Less convincing is Thornton's suggestion that only a return to religious roots can empower Europe to confront Islamic extremism. If it is true that secularists are the main obstacle to a robust defense of the West, how does one explain such voices as Christopher Hitchens, Ayaan Hirsi Ali, and Wafa Sultan? Outspoken atheists, they also happen to be some of the most forceful champions of the liberal West against its jihadist enemies. Christian leaders and churches, furthermore, have sometimes been unreliable allies in this cause. Thornton hints as much when he notes that the archbishop of Canterbury, during a 2005 visit to Cairo, offered a groveling apology for the introduction of Christian hymns and prayers into remote parts of the world, lamenting that foreign peoples had been made "cultural captives" of the West. (This as opposed to the actual captives whom Islamic militants are so fond of beheading.)

A skeptic also might question Thornton's pessimism. France, the onetime refuge of Ayatollah Khomeini, has much to answer for when it comes to appeasing Islamic extremism, true, but its internal security service, the Direction de la Surveillance du Territoire, is one of the most effective counterterrorism forces in the world. Its broad powers of surveillance, including preventive detention of terrorist suspects without charge, far exceed those of intelligence agencies in the United States.

Or consider Britain. Thornton provides some astonishing examples of willful ignorance-for example, London police commissioner Sir Ian Blair's sanguine assurance that "there is nothing wrong with being an Islamic fundamentalist." Yet it is mistaken to assume that this approach governs all police actions. Police procedures issued by the British Home Office stress that "some international terrorist groups are associated with particular identities," and the focus of surveillance efforts on men of "South Asian" origin leaves little doubt about which identities they have in mind. Italian counterterrorism investigators, similarly, recently cracked down on an Islamic terrorist network by focusing their efforts on Italy's North African immigrants. Notwithstanding the idiocies that public officials feel compelled to utter, for much of Europe's counterterrorism establishment there is something very wrong indeed with being an Islamic fundamentalist.

Thornton does note in passing that European countries have "started to change course" by deporting radical preachers, placing extremist mosques under surveillance, and strengthening assimilation policies. But in a book that sets out to chart Europe's possible demise, these efforts at self-preservation would seem to deserve more than the single paragraph that Thornton accords them.

Such shortcomings are the exception, however, in an otherwise provocative and illuminating book. Thornton's is not an entirely novel argument-writers like Bat Ye'or, Bruce Bawer, Claire Berlinski, and Melanie Phillips have covered similar territory, and Thornton acknowledges a debt to their work-but his spirited rhetoric and refreshing disdain for political correctness make Decline and Fall a pleasure to read. And if it turns out that rumors of Europe's imminent extinction are slightly exaggerated, then Thornton, an avowed admirer of its "magnificent civilization," won't be disappointed.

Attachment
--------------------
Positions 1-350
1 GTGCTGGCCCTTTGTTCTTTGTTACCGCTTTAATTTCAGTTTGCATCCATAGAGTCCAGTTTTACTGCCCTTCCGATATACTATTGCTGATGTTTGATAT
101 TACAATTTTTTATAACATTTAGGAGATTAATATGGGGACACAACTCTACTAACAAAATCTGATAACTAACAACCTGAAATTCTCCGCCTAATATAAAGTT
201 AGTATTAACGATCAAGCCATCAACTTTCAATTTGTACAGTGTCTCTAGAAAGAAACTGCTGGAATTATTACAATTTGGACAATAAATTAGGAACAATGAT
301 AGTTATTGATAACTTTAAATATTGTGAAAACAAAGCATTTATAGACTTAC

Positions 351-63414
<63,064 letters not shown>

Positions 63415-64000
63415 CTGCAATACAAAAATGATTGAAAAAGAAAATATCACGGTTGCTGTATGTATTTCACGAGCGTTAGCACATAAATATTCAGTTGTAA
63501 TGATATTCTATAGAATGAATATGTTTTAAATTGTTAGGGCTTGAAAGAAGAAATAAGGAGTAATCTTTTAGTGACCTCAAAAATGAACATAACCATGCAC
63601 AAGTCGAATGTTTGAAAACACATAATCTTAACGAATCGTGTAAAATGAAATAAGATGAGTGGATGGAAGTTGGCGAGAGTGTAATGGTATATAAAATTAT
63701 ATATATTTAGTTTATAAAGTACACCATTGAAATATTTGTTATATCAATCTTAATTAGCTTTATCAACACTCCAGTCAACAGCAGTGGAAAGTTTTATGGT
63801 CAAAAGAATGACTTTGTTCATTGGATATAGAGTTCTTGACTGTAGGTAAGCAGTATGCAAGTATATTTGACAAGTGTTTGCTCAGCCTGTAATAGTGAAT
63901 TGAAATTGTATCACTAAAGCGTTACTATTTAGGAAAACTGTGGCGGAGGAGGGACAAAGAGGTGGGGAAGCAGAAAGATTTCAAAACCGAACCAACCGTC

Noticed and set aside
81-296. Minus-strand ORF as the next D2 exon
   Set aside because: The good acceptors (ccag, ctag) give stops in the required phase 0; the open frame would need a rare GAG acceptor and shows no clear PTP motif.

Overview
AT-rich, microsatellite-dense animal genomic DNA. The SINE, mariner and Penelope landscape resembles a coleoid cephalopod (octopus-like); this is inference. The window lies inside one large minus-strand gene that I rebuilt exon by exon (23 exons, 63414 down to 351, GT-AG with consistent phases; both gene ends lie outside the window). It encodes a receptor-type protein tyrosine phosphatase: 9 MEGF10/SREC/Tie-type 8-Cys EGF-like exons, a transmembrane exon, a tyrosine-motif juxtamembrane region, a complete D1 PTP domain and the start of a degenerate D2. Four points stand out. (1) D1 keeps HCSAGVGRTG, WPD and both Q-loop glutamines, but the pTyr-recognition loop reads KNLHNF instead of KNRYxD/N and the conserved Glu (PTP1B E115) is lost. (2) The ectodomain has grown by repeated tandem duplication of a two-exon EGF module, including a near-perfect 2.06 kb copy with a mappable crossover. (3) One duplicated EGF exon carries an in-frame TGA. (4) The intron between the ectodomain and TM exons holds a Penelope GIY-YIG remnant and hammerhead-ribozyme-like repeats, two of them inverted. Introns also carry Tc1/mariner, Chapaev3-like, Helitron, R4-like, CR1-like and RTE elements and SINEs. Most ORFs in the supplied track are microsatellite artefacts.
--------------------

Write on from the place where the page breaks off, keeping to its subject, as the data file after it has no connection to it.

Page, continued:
Equal Rights Nonsense

Now that the excitement of Super Tuesday has passed, we should remember the kinds of policies and principles at stake. Exhibit A: three pieces of legislation pending in Congress that would dramatically increase the liability of private companies for alleged acts of employment discrimination. The first would resurrect the discredited idea of "comparable worth." The second would add various sexual orientations to the classifications protected from employment discrimination. The third is a plaintiffs' bar wish list, aimed mostly at overturning cases it lost in the Supreme Court.

There are actually two versions of comparable worth legislation, the Fair Pay Act and the Paycheck Fairness Act. The former is co-sponsored by Sen. Barack Obama; the principal sponsor of the latter is Sen. Hillary Clinton (Mr. Obama is a co-sponsor). Both would push companies to set wages based not on supply and demand -- that is the free market -- but on some notion of social utility. The goal is to ensure that jobs performed mostly by men (say, truck drivers) are not paid more than those performed mostly by women (paralegals, perhaps).

President Ronald Reagan correctly called comparable worth "a cockamamie idea." A great lesson of economic theory, not to mention historical experience, is that government-set wages and prices not only curtail freedom, but lead to shortages, surpluses and market disruptions.